(C) REFERENCE/DOCKET NUMBER: MIT 6867 (ix) TELECOMMUNICATION INFORMATION:

(A) TELEPHONE: 404-873-8794

(B) TELEFAX: 404-873-8795

(2) INFORMATION FOR SEQ ID NO: 1 :

(i) SEQUENCE CHARACTERISTICS:

(A) LENGTH: 4984 base pairs

(B) TYPE: nucleic acid

(C) STRANDEDNESS : double

(D) TOPOLOGY: linear (ii) MOLECULE TYPE: DNA

(xi) SEQUENCE DESCRIPTION: SEQ ID NO:l:

CCCGGGCAAG TACCTTGCCG ACATCTATGC GCTGGCGCGC ACGCGCCTGG CGCGCGCCGG 60

CTGTACCGAG GTCTACGGCG GCGACGCCTG CACCGTGGCC GACGCCGGTC GCTTCTACTC 120

CTATCGGCGC GATGGCGTGA CCGGCCGCAT GGCCAGCCTG GTCTGGCTGG CGGACTGAGC 180

CCGCCGCTGC CTCACTCGTC CTTGCCCCTG GCCGCCTGCG CGCGCTCGGC TTCAGCCTTG 240

CGTCGGCGGC GGCCGGGCGT GCCCATGATG TAGAGCACCA CGCCACCGGC GCCATGCCAT 300

ACATCAGGAA GGTGGCAACG CCTGCCACCA CGTTGTGCTC GGTGATCGCC ATCATCAGCG 360

CCACGTAGAG CCAGCCAATG GCCACGATGT ACATCAAAAA TTCATCCTTC TCGCCTATGC 420

TCTGGGGCCT CGGCAGATGC GAGCGCTGCA TACCGTCCGG TAGGTCGGGA AGCGTGCAGT 480

GCCGAGGCGG ATTCCCGCAT TGACAGCGCG TGCGTTGCAA GGCAACAATG GACTCAAATG 540

TCTCGGAATC GCTGACGATT CCCAGGTTTC TCCGGCAAGC ATAGCGCATG GCGTCTCCAT 600

GCGAGAATGT CGCGCTTGCC GGATAAAAGG GGAGCCGCTA TCGGAATGGA CGCAAGCCAC 660

GGCCGCAGCA GGTGCGGTCG AGGGCTTCCA GCCAGTTCCA GGGCAGATGT GCCGGCAGAC 720

CCTCCCGCTT TGGGGGAGGC GCAAGCCGGG TCCATTCGGA TAGCATCTCC CCATGCAAAG 780

TGCCGGCCAG GGCAATGCCC GGAGCCGGTT CGAATAGTGA CGGCAGAGAG ACAATCAAAT 840

CATGGCGACC GGCAAAGGCG CGGCAGCTTC CACGCAGGAA GGCAAGTCCC AACCATTCAA 900

GGTCACGCCG GGGCCATTCG ATCCAGCCAC ATGGCTGGAA TGGTCCCGCC AGTGGCAGGG 960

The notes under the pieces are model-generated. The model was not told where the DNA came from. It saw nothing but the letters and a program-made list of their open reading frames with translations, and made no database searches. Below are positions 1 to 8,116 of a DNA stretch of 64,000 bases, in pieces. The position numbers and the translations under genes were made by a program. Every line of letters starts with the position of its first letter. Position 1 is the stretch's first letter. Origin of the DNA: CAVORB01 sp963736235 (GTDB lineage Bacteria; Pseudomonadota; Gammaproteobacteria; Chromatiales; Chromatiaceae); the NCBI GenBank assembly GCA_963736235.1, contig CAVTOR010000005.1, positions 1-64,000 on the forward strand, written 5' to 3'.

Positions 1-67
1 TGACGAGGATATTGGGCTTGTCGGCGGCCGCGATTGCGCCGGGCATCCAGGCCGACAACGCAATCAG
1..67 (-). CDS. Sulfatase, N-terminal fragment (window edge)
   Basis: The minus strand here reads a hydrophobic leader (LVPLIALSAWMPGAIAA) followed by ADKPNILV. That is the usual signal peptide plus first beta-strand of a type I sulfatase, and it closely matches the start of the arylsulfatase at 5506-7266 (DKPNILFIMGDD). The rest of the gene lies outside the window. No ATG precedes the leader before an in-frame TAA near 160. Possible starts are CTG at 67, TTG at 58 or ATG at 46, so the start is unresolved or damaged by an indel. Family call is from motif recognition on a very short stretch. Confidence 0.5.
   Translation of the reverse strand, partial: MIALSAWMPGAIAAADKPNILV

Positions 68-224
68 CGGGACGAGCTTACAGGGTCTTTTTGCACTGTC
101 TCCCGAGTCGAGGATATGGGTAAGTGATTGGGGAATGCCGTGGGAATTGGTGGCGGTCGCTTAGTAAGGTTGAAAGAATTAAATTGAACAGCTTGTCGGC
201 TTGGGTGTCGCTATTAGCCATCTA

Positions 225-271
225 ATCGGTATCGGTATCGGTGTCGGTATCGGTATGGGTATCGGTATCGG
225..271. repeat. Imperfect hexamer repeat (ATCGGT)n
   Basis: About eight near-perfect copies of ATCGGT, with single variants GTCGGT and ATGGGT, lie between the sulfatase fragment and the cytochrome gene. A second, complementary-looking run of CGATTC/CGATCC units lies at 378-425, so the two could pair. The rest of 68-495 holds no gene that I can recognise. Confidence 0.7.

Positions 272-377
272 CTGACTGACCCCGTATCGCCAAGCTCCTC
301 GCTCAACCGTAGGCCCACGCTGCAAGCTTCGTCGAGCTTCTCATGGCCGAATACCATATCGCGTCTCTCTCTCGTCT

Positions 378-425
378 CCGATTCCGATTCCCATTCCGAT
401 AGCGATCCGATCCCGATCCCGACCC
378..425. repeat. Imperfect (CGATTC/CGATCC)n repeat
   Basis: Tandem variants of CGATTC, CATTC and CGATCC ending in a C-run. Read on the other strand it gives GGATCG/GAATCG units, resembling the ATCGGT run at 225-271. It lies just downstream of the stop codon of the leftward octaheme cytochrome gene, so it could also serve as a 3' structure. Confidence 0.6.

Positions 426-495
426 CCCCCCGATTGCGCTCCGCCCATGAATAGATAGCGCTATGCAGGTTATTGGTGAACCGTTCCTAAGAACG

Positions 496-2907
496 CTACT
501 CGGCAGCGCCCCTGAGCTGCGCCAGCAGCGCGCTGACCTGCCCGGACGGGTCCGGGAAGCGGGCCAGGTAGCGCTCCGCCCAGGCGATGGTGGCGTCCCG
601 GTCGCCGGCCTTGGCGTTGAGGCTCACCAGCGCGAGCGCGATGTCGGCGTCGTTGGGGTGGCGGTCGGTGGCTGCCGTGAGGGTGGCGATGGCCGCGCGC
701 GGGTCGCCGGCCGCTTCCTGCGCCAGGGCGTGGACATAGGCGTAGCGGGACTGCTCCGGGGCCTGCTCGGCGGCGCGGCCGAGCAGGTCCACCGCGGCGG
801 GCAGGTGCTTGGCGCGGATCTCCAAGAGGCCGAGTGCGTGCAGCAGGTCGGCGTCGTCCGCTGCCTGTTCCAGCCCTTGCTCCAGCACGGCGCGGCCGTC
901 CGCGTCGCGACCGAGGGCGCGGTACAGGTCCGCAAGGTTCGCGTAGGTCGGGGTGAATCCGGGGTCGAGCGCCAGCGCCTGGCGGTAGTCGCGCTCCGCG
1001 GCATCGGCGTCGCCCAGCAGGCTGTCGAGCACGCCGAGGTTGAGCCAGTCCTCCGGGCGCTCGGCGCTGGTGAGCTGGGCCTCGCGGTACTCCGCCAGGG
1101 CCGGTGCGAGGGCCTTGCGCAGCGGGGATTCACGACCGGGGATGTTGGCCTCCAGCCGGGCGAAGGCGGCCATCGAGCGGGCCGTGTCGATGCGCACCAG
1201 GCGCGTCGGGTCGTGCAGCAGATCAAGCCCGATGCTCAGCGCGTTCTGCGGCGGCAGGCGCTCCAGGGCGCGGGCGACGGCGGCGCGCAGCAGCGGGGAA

CACTGAAGGC AACGGCCACG CGGCCGCGTC CGGCATTCCG GGCCTGGATG CGCTGGCAGG 1020

CGTCAAGATC GCGCCGGCGC AGCTGGGTGA TATCCAGCAG CGCTACATGA AGGACTTCTC 1080

AGCGCTGTGG CAGGCCATGG CCGAGGGCAA GGCCGAGGCC ACCGGTCCGC TGCACGACCG 1140

GCGCTTCGCC GGCGACGCAT GGCGCACCAA CCTCCCATAT CGCTTCGCTG CCGCGTTCTA 1200

CCTGCTCAAT GCGCGCGCCT TGACCGAGCT GGCCGATGCC GTCGAGGCCG ATGCCAAGAC 1260

CCGCCAGCGC ATCCGCTTCG CGATCTCGCA ATGGGTCGAT GCGATGTCGC CCGCCAACTT 1320

CCTTGCCACC AATCCCGAGG CGCAGCGCCT GCTGATCGAG TCGGGCGGCG AATCGCTGCG 1380

TGCCGGCGTG CGCAACATGA TGGAAGACCT GACACGCGGC AAGATCTCGC AGACCGACGA 1440

GAGCGCGTTT GAGGTCGGCC GCAATGTCGC GGTGACCGAA GGCGCCGTGG TCTTCGAGAA 1500

CGAGTACTTC CAGCTGTTGC AGTACAAGCC GCTGACCGAC AAGGTGCACG CGCGCCCGCT 1560

GCTGATGGTG CCGCCGTGCA TCAACAAGTA CTACATCCTG GACCTGCAGC CGGAGAGCTC 1620

GCTGGTGCGC CATGTGGTGG AGCAGGGACA TACGGTGTTT CTGGTGTCGT GGCGCAATCC 1680

GGACGCCAGC ATGGCCGGCA GCACCTGGGA CGACTACATC GAGCACGCGG CCATCCGCGC 1740

CATCGAAGTC GCGCGCGACA TCAGCGGCCA GGACAAGATC AACGTGCTCG GCTTCTGCGT 1800

GGGCGGCACC ATTGTCTCGA CCGCGCTGGC GGTGCTGGCC GCGCGCGGCG AGCACCCGGC 1860

CGCCAGCGTC ACGCTGCTGA CCACGCTGCT GGACTTTGCC GACACGGGCA TCCTCGACGT 1920

CTTTGTCGAC GAGGGCCATG TGCAGTTGCG CGAGGCCACG CTGGGCGGCG GCGCCGGCGC 1980

GCCGTGCGCG CTGCTGCGCG GCCTTGAGCT GGCCAATACC TTCTCGTTCT TGCGCCCGAA 2040

CGACCTGGTG TGGAACTACG TGGTCGACAA CTACCTGAAG GGCAACACGC CGGTGCCGTT 2100

CGACCTGCTG TTCTGGAACG GCGACGCCAC CAACCTGCCG GGGCCGTGGT ACTGCTGGTA 2160

CCTGCGCCAC ACCTACCTGC AGAACGAGCT CAAGGTACCG GGCAAGCTGA CCGTGTGCGG 2220